How to make a leader

The case for cultivating female leaders

Shutterstock

"Once, power was considered a masculine attribute. In fact, power has no sex."

When Katharine Meyer Graham said it, it was aspirational.

It’s been four decades since Graham became the first female CEO of a Fortune 500 company, taking the helm of the Washington Post.

Since she broke through the glass ceiling, she’s had some stellar company. Every year, women rise to a greater number of leadership roles in corporate British Columbia, Canada and North America.

That’s the good news.

But women still account for just 5.3 per cent of Canadian CEOs and hold only 15.9 per cent of board seats in S&P/TSX 60 companies.

“It’s not great news,” says Jill Earthy, vice-chair of the Women’s Enterprise Centre and co-author of the report Women as a Catalyst for Economic Growth: A British Columbia Action Plan.

“There’s great work that’s been done, we’ve made so much progress,” she says. “Certainly, women do have way more opportunities than in the past. But a lot of the data is showing that they’re choosing not to take them, for various reasons.”

Studies show women in Canada still make 72 cents on the dollar, compared to men, Earthy points out.

Women are coming out of professional programs in equal or even greater numbers than men, she says. “But we’re losing a lot of women mid-career, and it’s not just because of child care. I think that’s a misperception,” Earthy says.

“It’s simply because they’re making other choices, more around the environment. They’re motivated by different things; they don’t necessarily want to play in the power game but would rather go to the side and create something new.”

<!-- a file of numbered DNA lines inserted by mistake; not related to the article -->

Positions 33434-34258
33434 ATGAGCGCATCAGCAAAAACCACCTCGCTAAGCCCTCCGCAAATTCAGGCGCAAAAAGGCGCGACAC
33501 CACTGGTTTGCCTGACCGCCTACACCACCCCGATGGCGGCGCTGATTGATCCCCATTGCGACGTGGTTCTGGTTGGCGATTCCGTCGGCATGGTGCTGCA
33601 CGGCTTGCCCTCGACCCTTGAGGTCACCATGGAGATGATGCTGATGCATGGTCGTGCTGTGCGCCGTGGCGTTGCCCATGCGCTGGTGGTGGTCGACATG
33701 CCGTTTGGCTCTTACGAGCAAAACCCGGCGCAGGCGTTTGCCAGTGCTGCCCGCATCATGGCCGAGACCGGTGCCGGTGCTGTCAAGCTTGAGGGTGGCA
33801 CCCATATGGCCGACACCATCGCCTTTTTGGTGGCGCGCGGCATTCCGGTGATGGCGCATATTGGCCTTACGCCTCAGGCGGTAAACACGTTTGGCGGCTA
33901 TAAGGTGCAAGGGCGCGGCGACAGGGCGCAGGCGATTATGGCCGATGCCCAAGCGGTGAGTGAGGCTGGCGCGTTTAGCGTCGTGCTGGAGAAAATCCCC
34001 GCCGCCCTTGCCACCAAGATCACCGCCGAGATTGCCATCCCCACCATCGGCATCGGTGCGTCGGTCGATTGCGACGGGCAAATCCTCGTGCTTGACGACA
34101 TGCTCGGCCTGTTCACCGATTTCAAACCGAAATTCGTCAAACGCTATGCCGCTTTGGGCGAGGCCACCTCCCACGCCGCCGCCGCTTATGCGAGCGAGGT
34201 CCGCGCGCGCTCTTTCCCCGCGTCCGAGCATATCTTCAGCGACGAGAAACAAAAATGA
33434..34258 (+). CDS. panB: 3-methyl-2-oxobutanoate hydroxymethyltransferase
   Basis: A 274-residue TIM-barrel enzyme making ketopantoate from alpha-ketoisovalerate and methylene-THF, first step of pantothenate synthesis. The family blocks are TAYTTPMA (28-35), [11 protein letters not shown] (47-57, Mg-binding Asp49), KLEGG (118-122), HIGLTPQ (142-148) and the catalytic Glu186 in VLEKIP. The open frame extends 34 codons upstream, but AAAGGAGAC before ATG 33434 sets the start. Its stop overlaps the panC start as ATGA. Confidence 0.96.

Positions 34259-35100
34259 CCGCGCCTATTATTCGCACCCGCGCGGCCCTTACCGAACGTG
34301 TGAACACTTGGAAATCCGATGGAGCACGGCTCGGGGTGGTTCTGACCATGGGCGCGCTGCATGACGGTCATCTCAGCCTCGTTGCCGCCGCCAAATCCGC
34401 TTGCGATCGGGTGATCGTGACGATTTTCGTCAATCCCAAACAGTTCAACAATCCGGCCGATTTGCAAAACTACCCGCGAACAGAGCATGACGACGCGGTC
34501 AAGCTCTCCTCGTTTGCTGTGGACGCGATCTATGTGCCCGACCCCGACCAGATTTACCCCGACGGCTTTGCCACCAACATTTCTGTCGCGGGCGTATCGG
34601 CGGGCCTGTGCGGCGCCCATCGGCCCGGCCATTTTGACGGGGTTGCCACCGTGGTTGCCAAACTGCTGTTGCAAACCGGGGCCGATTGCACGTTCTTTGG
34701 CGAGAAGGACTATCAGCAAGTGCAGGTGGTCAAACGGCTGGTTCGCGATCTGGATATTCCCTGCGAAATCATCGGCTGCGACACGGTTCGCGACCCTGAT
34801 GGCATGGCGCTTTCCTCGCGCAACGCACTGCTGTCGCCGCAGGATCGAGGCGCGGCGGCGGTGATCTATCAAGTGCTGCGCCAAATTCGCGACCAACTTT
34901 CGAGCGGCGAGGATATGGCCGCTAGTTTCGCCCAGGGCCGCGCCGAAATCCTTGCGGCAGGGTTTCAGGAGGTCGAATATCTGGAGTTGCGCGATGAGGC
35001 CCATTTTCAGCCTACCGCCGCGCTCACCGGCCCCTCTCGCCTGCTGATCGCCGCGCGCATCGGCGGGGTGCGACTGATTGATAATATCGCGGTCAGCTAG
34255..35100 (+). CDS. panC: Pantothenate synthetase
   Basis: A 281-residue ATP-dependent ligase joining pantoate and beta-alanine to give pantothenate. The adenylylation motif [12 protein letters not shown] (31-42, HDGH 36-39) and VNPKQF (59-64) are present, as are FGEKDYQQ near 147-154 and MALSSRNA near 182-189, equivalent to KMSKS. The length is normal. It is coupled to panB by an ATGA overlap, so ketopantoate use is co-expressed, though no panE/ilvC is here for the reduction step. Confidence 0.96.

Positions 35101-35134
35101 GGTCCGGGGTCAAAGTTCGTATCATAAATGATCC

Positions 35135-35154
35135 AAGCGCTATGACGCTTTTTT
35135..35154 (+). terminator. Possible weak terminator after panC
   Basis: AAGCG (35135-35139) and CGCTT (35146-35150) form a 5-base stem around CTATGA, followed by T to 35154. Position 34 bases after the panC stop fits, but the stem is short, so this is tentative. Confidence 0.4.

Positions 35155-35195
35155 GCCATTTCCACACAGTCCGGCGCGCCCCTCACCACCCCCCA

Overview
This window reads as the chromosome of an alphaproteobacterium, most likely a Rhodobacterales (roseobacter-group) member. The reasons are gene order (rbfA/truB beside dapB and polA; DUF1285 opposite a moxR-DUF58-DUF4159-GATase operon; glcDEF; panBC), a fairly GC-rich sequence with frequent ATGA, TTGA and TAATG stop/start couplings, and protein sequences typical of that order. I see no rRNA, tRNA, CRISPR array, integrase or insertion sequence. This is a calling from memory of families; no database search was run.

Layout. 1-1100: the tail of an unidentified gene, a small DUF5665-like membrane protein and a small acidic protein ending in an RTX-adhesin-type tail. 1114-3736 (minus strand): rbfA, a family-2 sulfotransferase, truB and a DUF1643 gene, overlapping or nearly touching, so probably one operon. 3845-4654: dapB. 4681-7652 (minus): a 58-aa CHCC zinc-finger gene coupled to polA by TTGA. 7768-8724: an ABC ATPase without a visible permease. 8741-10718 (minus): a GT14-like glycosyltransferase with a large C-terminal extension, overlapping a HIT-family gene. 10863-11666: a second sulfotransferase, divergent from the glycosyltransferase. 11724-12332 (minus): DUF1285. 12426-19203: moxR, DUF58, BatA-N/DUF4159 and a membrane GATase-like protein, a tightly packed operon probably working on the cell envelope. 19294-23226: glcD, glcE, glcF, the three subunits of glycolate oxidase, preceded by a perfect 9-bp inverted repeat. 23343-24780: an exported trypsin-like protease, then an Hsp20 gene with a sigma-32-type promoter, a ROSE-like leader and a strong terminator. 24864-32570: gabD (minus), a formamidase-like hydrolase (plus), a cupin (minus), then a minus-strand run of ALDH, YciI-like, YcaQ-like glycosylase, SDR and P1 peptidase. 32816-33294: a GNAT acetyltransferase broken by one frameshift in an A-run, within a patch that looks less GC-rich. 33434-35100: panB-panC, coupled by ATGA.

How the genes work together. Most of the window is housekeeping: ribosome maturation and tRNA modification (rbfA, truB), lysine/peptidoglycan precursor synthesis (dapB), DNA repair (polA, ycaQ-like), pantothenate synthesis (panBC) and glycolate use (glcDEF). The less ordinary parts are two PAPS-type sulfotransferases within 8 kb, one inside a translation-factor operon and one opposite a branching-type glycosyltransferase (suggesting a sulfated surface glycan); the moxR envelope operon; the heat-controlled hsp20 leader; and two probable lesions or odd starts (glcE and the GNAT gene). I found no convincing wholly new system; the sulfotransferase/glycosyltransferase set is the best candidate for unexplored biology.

In B.C., the numbers are – slightly – better.

Among B.C.’s 50 largest organizations, the average female representation on the board of directors and the average percentage of women in senior management positions were both 20 per cent – better than the Toronto Stock Exchange, Canadian and global benchmarks.

And 16 of the 50 had policies in place to promote hiring and career development for women.

But of 36 companies that provided information on their boards of directors, 31 per cent had no women on those boards, and of 45 that disclosed information on senior executives, 36 per cent did not have any women in those ranks.

Just 12 per cent had a female CEO.

The glacial pace of improvement makes it unlikely that Canada will reach the federal government’s goal of 30 per cent female board members by 2019.

A challenge remains in persuading not just corporate leaders, but women themselves, to improve on those numbers.